After the full implementation, the company was able to view a trend report of unscheduled line stops across facilities and drill down into the faults causing each stop. They realized a large portion of stops were caused by a lack of inventory to run production and warehouse operations. The company corrected the issue by interlocking information flowing from SAP, so plant operators had a clear view on inventory from the enterprise system. The company’s actions reduced unscheduled line stops by 50 percent. In addition, transaction-completion speeds improved from 25 minutes to less than two minutes, and failure resolution time per failure was reduced by 15 hours.
“FactoryTalk VantagePoint EMI software is unique because it allows us to essentially create a Yellow Pages of the company’s disparate information,” says Ian Tooke, business solutions practice manager for Grantek. “They were able to leverage the dashboards, digging into deeper levels of data to understand where problems were arising, even without completely understanding all of the technology that made the solution possible.”
Enter the Information Engineer
The food producer’s operations team used the technology to move from a fix-it-and-restart mentality to an observe-and-prevent operating approach, Tooke says. As more companies realize the benefits of manufacturing intelligence, the role of the plant engineer is evolving into a type of information engineer, says Michael Pantaleano, business manager, information software, Rockwell Automation.
More than 10 years ago, engineers were typically the only people on the plant floor who had access to information from a controller. Today’s manufacturers want their plant engineers to empower other people around them with the information they can access. These information engineers are expected to take initiative to help the rest of the operations team access important data, such as maintenance and quality information.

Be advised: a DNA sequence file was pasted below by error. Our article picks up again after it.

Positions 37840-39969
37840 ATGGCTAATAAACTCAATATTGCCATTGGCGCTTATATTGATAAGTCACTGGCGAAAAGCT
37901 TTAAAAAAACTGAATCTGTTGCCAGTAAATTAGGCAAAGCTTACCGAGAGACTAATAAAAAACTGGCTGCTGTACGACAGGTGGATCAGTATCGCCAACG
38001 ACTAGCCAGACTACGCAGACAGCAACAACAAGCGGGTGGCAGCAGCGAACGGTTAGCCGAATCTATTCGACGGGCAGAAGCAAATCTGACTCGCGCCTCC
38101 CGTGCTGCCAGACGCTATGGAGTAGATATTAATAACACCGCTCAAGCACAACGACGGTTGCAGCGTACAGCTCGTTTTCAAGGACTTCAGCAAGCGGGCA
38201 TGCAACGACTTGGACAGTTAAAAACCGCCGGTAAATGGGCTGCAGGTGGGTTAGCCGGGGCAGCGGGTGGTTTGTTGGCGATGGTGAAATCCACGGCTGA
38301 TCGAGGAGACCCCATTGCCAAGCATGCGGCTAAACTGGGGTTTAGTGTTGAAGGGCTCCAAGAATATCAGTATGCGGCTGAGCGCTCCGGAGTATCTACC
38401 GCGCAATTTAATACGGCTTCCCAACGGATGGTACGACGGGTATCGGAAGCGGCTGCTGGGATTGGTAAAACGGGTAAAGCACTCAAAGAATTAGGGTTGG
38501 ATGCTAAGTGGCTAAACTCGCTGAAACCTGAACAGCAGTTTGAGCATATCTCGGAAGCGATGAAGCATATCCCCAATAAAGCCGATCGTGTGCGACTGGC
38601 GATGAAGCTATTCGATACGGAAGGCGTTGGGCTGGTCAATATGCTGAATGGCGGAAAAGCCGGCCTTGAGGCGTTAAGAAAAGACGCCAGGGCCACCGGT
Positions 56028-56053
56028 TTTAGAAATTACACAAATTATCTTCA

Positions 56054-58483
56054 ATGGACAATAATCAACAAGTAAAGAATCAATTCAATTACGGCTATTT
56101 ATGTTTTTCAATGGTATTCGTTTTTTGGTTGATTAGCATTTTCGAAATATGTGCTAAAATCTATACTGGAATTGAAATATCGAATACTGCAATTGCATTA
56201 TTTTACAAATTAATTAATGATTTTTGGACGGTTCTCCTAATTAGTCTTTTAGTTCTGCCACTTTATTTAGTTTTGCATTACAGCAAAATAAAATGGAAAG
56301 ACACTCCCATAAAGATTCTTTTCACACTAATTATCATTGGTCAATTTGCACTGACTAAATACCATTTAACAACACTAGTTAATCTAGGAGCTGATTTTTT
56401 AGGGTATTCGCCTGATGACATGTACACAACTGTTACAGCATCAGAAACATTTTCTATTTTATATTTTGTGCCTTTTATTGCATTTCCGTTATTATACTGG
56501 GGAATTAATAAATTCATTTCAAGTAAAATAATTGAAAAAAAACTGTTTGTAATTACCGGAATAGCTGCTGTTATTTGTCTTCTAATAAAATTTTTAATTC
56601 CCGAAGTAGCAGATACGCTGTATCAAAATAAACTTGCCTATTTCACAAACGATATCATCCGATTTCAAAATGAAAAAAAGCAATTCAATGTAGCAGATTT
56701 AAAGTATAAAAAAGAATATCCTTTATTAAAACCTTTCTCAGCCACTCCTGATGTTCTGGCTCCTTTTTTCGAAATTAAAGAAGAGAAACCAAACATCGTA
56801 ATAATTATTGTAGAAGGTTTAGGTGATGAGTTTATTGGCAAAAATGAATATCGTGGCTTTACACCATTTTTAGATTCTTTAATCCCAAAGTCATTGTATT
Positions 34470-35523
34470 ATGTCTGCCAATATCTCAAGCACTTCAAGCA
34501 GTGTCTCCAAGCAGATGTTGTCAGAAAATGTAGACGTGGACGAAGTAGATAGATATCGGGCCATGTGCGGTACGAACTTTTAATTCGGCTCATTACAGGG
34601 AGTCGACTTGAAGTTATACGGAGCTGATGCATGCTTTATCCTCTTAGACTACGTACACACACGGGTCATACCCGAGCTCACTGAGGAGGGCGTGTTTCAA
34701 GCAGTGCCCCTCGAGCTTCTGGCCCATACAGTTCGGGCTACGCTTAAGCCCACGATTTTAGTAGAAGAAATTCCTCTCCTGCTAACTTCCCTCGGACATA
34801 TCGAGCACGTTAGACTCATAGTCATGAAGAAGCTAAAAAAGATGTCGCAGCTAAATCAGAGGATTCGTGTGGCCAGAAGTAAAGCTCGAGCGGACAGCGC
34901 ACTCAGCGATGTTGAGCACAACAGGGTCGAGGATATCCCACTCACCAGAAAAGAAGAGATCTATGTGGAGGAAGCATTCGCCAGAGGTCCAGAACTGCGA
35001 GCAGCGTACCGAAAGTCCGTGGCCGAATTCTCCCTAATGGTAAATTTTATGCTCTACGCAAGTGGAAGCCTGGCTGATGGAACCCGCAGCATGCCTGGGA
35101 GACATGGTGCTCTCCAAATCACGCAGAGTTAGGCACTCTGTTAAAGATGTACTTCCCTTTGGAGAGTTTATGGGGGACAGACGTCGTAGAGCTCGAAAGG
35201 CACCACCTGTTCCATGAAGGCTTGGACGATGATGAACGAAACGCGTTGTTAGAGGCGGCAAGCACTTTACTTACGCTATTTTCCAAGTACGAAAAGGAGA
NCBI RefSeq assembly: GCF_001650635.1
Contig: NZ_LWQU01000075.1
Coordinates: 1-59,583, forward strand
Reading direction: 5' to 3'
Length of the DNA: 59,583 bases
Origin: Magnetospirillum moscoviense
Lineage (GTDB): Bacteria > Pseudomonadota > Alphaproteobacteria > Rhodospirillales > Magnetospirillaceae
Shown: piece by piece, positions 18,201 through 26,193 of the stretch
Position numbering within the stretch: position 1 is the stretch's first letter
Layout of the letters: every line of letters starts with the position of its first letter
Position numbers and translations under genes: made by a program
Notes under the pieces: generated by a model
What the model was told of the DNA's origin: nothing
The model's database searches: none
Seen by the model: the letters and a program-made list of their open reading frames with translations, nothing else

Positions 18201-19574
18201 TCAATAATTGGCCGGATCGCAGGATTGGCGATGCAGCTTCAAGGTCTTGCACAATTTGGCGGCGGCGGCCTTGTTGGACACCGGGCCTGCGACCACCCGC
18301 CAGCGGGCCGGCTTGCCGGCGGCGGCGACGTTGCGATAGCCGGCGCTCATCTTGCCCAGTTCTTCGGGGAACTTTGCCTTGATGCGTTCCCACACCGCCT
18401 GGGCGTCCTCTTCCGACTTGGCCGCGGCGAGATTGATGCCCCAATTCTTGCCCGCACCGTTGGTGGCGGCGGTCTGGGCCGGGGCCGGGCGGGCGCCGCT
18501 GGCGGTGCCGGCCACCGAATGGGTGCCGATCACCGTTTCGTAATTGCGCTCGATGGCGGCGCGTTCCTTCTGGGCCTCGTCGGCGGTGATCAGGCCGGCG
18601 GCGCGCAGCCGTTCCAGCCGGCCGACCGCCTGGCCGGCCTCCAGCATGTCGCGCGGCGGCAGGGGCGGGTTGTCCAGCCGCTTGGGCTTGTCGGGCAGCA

Supplying a wider base of stakeholders with access allows a larger team now vested to help improve operations. At the Greater Wellington Regional Council, a water treatment facility responsible for more than 10 percent of the population in New Zealand, data analyst Lily Wang handles both internal and external reporting with access to real-time and historical plant information. She checks water intake and production data every day. “With real-time data from our plants immediately available, it’s as easy as doing a balance check,” she says.
In the summer of 2012, during one daily validation, more water was taken in than what was fed into the drinking-water system, signifying a leak. Wang was able to immediately contact the maintenance engineers responsible for the appropriate plant and direct them to the relevant pipeline to find and fix the leak. The problem was discovered and solved before the leak was noticeable to production engineers or developed into a larger issue.
“They’re providing this information at a level that is automated, so it isn’t last week’s news that is being recorded on a clipboard,” Pantaleano says. “They’re able to understand root causes on the production line and help enable other people in their company make better decisions.”
FactoryTalk® is a trademark of Rockwell Automation Inc.